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 Gwendolyn2010
Joined: 1/22/2006
Msg: 9
In Defence of Science FictionPage 2 of 3    (1, 2, 3)
I LOVE science fiction and have since the 8th grade when I read my first science fiction book--a collection of short stories aimed toward teens. While my girlfriends read romance novels, I devoured Asimov, Clarke, Heinlein, and Ellison--to name a few.

I used to be up to date on new writers and new books, but alas, I have too many other things to read--such as student essays.

One of my first literary loves was, and continues to be, sci-fi.

By the way, the genre has seen an upsurge in female writers, which is wonderful. One of the best books ever written about time travel is Connie Willis' The Doomsday Book.

But then, I have been classified as strange/weird for most of my life.
 CountIbli
Joined: 6/1/2005
Msg: 10
In Defence of Science Fiction
Posted: 1/26/2009 9:35:39 PM

Science Fiction, Science Fantasy, High Fantasy... it doesn't matter. Too many people dismiss some of the greatest works of fiction ever written because they can't wrap their heads around the setting. No work of fiction needs to be even remotely realistic in order to be relevant and meaningful- it only needs to be written by someone who is capable of conveying more than 'just a good story.'


I'm reminded of the episode of Star Trek where they encounter a race which is black on one half of the body and white on the other. Such a race isn't especially plausible. But arguing the genetics and evolutionary history of such beings misses the whole point. It's a story about the absurdity of racism.

Another good example is Plan 9 from Outer Space. The aliens' plan is completely insipid. It makes absolutely no sense whatsoever. However, the details of the plan are irrelevant to the point of the story: Man needs to temper technological advancements with wisdom.
 scorpiomover
Joined: 4/19/2007
Msg: 12
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History
In Defence of Science Fiction
Posted: 1/27/2009 1:29:22 AM
It's certainly true that a lot of people in the UK used to believe that you had to a be a billy-no-mates to be into Sci-Fi, especially women. But things have changed a bit more here.

Also, it's fiction. It's no different than those Mills and Boon bodice-rippers, or Stephen King horror thrillers. They aren't real either. But people are OK with them.
 Twill348
Joined: 12/20/2008
Msg: 15
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History
In Defence of Science Fiction
Posted: 1/28/2009 3:57:13 PM
Science fiction is great, but it's not what most people, who read books, would call literature.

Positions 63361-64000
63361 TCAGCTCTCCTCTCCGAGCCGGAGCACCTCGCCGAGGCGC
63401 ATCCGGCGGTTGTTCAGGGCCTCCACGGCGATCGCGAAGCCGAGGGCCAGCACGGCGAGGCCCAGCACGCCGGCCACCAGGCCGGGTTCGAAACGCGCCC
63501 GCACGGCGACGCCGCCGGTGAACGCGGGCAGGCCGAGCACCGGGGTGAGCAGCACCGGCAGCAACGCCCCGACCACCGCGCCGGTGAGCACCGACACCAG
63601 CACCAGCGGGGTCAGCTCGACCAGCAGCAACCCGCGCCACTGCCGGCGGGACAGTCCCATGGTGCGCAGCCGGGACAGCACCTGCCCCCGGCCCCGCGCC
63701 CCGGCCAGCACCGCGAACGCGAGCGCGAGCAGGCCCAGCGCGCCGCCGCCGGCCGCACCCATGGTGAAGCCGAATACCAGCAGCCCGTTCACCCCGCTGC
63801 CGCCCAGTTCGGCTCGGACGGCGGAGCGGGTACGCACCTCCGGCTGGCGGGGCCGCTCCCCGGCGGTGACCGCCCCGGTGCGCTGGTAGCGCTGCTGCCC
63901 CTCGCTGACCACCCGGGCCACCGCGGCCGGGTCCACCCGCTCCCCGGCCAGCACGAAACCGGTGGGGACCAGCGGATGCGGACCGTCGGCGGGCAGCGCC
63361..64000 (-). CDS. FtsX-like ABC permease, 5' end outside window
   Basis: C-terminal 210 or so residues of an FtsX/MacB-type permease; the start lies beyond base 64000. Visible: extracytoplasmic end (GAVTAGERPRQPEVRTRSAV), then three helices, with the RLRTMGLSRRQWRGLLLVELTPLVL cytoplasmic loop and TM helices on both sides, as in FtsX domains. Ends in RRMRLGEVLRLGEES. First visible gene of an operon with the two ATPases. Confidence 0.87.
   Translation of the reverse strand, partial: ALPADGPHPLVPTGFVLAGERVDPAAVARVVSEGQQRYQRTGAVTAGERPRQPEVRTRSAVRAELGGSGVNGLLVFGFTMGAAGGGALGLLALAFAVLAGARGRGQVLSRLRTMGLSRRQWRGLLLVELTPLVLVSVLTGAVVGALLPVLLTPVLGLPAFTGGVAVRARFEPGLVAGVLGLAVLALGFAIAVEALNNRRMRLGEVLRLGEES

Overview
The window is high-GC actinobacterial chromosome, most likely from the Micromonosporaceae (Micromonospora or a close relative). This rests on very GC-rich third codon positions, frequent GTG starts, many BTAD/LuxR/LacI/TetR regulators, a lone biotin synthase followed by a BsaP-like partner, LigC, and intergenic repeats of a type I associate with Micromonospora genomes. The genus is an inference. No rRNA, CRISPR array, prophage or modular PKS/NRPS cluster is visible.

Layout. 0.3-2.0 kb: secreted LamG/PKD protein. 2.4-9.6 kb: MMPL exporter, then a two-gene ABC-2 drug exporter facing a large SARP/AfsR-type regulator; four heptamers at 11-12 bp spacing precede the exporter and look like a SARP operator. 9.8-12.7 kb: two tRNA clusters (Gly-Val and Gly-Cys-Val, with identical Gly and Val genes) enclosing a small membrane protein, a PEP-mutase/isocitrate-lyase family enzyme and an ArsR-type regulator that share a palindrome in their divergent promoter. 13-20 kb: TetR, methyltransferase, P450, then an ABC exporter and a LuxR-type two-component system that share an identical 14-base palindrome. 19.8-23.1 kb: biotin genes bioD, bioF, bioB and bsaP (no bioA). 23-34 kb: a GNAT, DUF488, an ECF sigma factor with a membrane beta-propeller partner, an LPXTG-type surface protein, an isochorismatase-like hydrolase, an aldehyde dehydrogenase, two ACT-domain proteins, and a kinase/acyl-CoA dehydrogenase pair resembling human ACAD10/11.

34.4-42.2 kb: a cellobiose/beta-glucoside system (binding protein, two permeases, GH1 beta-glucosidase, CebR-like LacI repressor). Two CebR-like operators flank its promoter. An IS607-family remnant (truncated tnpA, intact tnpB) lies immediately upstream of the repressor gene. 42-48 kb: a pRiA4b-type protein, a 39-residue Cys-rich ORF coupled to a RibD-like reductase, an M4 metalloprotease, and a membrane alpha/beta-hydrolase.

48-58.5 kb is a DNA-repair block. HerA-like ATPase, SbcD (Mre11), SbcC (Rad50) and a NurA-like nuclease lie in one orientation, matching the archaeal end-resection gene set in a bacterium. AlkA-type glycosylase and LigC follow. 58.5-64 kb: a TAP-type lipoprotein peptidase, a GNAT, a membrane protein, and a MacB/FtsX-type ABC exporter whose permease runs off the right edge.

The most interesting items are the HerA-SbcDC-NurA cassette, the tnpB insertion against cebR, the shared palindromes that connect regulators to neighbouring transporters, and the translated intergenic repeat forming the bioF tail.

War and Peace, Anna Karenina, now that's literature. "I, Robot" isn't. :)

The problem is, you have to spend most of your time, writing a science fiction work, just explaing the ideas, the world, etc. No time for personality development. It's just not people-centric. Most people want to read about other people. Myself, I could burn most any work of modern fiction and not miss it one bit, but that's me.

Some SF authors try, though. And succeed, somewhat. It's easier, now, that a lot of science fiction conventions are more well known, and don't need to be explained as much.

I like SF, but I can only think of about five books or so, that are also good books.
 Gwendolyn2010
Joined: 1/22/2006
Msg: 16
In Defence of Science Fiction
Posted: 1/28/2009 8:16:37 PM
Hey, Twill, I have an MA in British Literature, and in not only my expert opinion but that of many people who write about literature, all books are "literature." Movies and TV shows are literature. Not all books are in the literary canon (which can be quite arbitrary, but which has also changed a lot in the last 50 years to include women and men/women of color), but just because academics don't like a book doesn't make it not "literature."

When Willy-boy was writing his plays, he wasn't aiming toward being a major figure in the canon (which didn't exist)--he was out to make a buck and write plays that were popular. Now, he is a benchmark.

Stephen King is a highly underrated writer by academics, but does that matter to his audience? He is a master of catching the nuances and fads of popular culture and of the eras about which he writes. His short story "The Body" is one of the finest stories ever written.


. Most people want to read about other people.


SF and fantasy have changed a lot over the last few decades; I don't read these genres nearly as much as I used to, but my love for them haven't changed. There are many, many people who do read the genres, though: the NY Times bestseller list shows that.